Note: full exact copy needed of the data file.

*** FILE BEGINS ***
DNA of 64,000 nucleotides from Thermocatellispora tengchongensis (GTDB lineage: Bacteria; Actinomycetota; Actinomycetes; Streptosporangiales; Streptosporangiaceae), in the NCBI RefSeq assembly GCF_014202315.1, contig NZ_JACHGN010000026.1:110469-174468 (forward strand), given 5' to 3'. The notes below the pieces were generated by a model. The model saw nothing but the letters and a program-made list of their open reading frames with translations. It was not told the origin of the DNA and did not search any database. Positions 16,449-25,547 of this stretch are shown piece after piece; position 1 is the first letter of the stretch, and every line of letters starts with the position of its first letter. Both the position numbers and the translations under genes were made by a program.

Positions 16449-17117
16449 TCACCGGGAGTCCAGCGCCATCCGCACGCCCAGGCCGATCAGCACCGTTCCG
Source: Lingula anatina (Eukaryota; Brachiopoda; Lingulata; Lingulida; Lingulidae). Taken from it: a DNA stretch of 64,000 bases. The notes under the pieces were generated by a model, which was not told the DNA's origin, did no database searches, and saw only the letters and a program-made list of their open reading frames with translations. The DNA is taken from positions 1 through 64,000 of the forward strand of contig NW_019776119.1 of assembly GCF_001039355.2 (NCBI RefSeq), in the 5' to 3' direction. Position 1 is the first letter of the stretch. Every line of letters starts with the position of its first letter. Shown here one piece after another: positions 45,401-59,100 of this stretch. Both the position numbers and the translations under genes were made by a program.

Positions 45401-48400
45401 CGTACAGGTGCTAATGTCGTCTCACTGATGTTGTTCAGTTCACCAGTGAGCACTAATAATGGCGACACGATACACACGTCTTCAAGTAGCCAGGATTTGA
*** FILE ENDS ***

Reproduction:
DNA of 64,000 nucleotides from Thermocatellispora tengchongensis (GTDB lineage: Bacteria; Actinomycetota; Actinomycetes; Streptosporangiales; Streptosporangiaceae), in the NCBI RefSeq assembly GCF_014202315.1, contig NZ_JACHGN010000026.1:110469-174468 (forward strand), given 5' to 3'. The notes below the pieces were generated by a model. The model saw nothing but the letters and a program-made list of their open reading frames with translations. It was not told the origin of the DNA and did not search any database. Positions 16,449-25,547 of this stretch are shown piece after piece; position 1 is the first letter of the stretch, and every line of letters starts with the position of its first letter. Both the position numbers and the translations under genes were made by a program.

Positions 16449-17117
16449 TCACCGGGAGTCCAGCGCCATCCGCACGCCCAGGCCGATCAGCACCGTTCCG
Source: Lingula anatina (Eukaryota; Brachiopoda; Lingulata; Lingulida; Lingulidae). Taken from it: a DNA stretch of 64,000 bases. The notes under the pieces were generated by a model, which was not told the DNA's origin, did no database searches, and saw only the letters and a program-made list of their open reading frames with translations. The DNA is taken from positions 1 through 64,000 of the forward strand of contig NW_019776119.1 of assembly GCF_001039355.2 (NCBI RefSeq), in the 5' to 3' direction. Position 1 is the first letter of the stretch. Every line of letters starts with the position of its first letter. Shown here one piece after another: positions 45,401-59,100 of this stretch. Both the position numbers and the translations under genes were made by a program.

Positions 45401-48400
45401 CGTACAGGTGCTAATGTCGTCTCACTGATGTTGTTCAGTTCACCAGTGAGCACTAATAATGGCGACACGATACACACGTCTTCAAGTAGCCAGGATTTGA